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Identification of a novel inhibitor against middle east respiratory syndrome Coronavirus Viruses

Sun Y, et al., 9(9). pii: E255, Viruses Sept. 2017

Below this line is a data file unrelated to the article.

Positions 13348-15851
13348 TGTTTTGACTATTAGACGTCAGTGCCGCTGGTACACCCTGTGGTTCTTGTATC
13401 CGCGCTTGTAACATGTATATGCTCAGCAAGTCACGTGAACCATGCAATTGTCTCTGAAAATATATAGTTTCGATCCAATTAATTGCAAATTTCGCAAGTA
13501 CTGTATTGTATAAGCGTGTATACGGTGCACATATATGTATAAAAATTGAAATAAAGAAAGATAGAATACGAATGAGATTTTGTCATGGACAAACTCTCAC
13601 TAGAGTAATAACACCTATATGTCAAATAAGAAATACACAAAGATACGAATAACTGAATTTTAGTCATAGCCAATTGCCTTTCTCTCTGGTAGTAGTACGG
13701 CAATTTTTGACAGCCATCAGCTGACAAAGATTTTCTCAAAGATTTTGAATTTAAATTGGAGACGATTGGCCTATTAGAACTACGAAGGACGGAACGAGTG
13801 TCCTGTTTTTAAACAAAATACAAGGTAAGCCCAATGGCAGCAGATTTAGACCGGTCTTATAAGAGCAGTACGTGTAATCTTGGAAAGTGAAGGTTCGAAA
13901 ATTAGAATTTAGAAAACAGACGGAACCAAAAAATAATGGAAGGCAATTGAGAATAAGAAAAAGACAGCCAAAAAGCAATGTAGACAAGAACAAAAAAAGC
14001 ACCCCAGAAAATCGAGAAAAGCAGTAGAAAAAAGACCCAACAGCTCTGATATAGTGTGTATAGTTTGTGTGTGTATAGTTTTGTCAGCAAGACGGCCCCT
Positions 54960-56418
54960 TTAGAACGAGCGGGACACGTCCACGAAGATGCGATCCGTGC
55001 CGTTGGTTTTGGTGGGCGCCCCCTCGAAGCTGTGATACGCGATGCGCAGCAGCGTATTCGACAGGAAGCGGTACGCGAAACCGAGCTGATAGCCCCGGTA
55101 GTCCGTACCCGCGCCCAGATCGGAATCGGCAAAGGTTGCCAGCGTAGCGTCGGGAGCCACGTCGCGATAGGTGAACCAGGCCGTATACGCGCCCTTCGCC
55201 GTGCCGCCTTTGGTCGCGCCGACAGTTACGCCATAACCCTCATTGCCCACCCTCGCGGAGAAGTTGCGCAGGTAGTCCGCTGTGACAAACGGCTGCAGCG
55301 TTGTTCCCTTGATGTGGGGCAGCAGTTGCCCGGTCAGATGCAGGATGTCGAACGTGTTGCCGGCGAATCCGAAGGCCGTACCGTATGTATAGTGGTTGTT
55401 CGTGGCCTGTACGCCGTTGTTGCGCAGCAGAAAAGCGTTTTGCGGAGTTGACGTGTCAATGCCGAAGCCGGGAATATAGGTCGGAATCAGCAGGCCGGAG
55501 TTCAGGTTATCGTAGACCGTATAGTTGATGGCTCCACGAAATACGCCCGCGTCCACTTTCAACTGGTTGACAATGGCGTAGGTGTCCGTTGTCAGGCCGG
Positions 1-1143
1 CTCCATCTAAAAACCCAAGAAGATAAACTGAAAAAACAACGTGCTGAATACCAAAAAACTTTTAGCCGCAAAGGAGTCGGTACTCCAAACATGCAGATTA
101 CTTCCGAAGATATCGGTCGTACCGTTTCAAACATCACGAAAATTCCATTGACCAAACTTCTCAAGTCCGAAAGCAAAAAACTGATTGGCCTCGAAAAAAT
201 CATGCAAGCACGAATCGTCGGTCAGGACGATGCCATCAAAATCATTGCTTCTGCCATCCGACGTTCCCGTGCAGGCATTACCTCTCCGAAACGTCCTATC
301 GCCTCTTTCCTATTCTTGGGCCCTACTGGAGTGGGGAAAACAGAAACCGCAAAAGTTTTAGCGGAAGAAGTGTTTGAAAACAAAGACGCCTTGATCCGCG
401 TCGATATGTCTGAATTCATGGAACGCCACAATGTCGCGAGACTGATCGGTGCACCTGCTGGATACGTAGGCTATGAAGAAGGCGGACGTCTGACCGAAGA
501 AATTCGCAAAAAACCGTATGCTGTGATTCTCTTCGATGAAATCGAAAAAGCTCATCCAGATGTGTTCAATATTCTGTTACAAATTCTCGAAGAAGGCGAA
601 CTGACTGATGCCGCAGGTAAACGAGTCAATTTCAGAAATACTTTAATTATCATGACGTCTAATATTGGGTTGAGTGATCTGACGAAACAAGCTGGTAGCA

The Middle East respiratory syndrome coronavirus (MERS-CoV) was first isolated in 2012, and circulated worldwide with high mortality. The continual outbreaks of MERS-CoV highlight the importance of developing antiviral therapeutics. Here, we rationally designed a novel fusion inhibitor named MERS-five-helix bundle (MERS-5HB) derived from the six-helix bundle (MERS-6HB) which was formed by the process of membrane fusion. MERS-5HB consists of three copies of heptad repeat 1 (HR1) and two copies of heptad repeat 2 (HR2) while MERS-6HB includes three copies each of HR1 and HR2. As it lacks one HR2, MERS-5HB was expected to interact with viral HR2 to interrupt the fusion step. What we found was that MERS-5HB could bind to HR2P, a peptide derived from HR2, with a strong affinity value (KD) of up to 0.24 nM. Subsequent assays indicated that MERS-5HB could inhibit pseudotyped MERS-CoV entry effectively with 50% inhibitory concentration (IC50) of about 1 μM. In addition, MERS-5HB significantly inhibited spike (S) glycoprotein-mediated syncytial formation in a dose-dependent manner. Further biophysical characterization showed that MERS-5HB was a thermo-stable α-helical secondary structure. The inhibitory potency of MERS-5HB may provide an attractive basis for identification of a novel inhibitor against MERS-CoV, as a potential antiviral agent.

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